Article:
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Building a Relapse Prevention Plan: Part 1

Footprints Marketing - August 19, 2021

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It takes a great deal of time and effort to overcome a drug dependence and cope with withdrawal symptoms. Once you’ve been abstinent from drugs or alcohol for a while, relapse is always a possibility. 

According to the National Institute on Drug Abuse, 40% to 60% of those who were previously addicted to drugs will relapse, and it’s critical to get a prevention plan in place that makes sense for you. While the threat of relapse episodes can be nerve-racking, a relapse prevention plan can reduce risk and put you at ease. Here’s what you need to do before you build a relapse prevention plan. 

Understand the Stages of Relapse

Relapse may begin weeks or even months before you use drugs again. It usually happens in three phases: emotional, mental, and physical. During emotional relapse, you isolate yourself and hold in your emotions. While you may not be thinking about drug use, your thoughts and behaviors may steer you toward it. 

In mental relapse, you fight a battle with yourself. On one hand, you want to go back to the drug but on the other hand, you don’t. You start to think about the good times you had when you were using the drug and plan to use it again. Physical relapse is when you actually start using the drug again. You may take one pill at first and eventually return to regular use.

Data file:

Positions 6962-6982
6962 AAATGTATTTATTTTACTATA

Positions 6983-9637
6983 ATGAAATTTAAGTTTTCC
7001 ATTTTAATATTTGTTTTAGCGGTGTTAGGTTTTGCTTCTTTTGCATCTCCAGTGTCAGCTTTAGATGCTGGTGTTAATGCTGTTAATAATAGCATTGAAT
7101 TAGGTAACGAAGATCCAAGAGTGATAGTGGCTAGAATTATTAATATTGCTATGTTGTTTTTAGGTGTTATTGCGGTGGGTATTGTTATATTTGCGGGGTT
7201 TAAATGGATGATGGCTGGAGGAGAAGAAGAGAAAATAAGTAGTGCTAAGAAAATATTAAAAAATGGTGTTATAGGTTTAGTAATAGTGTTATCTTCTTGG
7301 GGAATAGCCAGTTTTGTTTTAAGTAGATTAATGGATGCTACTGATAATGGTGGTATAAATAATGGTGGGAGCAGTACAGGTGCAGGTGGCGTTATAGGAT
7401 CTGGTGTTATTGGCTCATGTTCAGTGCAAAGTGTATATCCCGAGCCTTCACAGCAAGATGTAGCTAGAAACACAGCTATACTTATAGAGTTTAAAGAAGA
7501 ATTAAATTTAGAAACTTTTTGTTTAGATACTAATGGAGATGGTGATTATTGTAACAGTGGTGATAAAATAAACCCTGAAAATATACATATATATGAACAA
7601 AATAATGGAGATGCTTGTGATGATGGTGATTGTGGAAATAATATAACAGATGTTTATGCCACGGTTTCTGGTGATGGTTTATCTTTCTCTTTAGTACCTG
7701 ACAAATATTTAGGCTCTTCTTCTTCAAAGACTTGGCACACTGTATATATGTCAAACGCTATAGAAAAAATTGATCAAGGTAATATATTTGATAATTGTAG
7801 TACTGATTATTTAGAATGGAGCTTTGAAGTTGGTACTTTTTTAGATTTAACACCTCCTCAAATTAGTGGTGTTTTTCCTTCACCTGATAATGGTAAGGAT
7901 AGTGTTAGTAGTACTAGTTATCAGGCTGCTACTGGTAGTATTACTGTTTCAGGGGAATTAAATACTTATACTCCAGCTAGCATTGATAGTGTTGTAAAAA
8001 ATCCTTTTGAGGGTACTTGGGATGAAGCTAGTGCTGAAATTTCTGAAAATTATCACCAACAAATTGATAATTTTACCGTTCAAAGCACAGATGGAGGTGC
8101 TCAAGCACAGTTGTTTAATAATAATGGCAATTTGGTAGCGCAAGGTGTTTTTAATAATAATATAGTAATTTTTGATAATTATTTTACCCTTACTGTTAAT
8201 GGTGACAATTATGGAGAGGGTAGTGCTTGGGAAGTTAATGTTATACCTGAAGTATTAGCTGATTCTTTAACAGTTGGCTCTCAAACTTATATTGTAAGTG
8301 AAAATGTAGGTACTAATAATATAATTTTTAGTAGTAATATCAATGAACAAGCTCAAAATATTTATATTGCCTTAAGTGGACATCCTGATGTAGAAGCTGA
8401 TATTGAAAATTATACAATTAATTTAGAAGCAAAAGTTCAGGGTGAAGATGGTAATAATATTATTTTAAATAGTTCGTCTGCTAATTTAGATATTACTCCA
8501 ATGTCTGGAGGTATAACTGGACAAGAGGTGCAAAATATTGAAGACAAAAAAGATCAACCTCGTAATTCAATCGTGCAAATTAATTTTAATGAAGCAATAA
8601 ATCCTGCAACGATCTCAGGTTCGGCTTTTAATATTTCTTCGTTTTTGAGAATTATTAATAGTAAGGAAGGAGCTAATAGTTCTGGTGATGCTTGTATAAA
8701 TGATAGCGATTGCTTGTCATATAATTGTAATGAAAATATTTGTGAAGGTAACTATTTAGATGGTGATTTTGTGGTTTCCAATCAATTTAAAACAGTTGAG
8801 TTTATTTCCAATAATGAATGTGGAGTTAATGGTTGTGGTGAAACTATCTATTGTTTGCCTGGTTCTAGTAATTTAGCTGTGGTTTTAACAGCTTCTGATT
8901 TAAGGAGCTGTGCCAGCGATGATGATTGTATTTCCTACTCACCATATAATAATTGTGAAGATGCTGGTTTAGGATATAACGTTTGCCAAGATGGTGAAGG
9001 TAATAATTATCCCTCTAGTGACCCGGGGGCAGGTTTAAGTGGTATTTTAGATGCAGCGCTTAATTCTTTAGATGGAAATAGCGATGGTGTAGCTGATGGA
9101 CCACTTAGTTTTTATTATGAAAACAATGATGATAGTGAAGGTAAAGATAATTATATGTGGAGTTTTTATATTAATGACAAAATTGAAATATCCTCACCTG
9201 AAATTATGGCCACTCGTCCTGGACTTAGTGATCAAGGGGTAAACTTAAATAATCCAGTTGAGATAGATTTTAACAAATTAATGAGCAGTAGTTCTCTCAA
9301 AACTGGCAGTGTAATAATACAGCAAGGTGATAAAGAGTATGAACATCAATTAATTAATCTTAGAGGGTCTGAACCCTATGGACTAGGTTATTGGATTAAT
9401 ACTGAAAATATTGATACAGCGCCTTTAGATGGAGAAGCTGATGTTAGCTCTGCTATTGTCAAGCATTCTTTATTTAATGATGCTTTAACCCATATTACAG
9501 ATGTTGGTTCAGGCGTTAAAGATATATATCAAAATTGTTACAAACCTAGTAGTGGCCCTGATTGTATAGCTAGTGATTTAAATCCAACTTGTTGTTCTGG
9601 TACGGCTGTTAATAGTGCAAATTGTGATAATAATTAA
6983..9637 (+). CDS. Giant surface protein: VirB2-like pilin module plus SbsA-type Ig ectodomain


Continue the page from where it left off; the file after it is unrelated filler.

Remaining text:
Be Aware of Your Triggers

There are specific people, places, and situations which may motivate you to use drugs again. Since your triggers are unique, it’s important that you familiarize yourself with them. Once you do, try to avoid them as much as possible. Several of the most common relapse triggers include withdrawal symptoms, poor relationships, stress, loneliness, and visiting places where you used to use drugs. 

Write Down Your Reasons for Quitting

Take the time to think about why you quit in the first place, and remember the process you took to get sober. Maybe drugs impacted your health, interfered with your career, or damaged your relationships. Or perhaps they forced you to say and do embarrassing or hurtful things. Jot down all of your reasons for quitting and put your list somewhere you look at frequently like your fridge or mirror. When you have the urge to use, look at the list to remind yourself why you decided to recover. 

Seek Professional Help

Recovering from drugs and avoiding relapse requires professional support. Find a local recovery center and take advantage of all its resources, whether that’s here at Footprints of elsewhere. If you try to DIY it and quit cold turkey, your chances of long-term success can be reduced. Professionals can educate you on coping skills and help you deal with any negative thoughts that may persuade you to relapse and go back to square one.

Contact Footprints Beachside Recovery Center

At Footprints Beachside Recovery Center, we are here to help you with drug recovery and relapse. You can count on us to build a relapse prevention plan that is ideal for your unique situation.  Contact us today.

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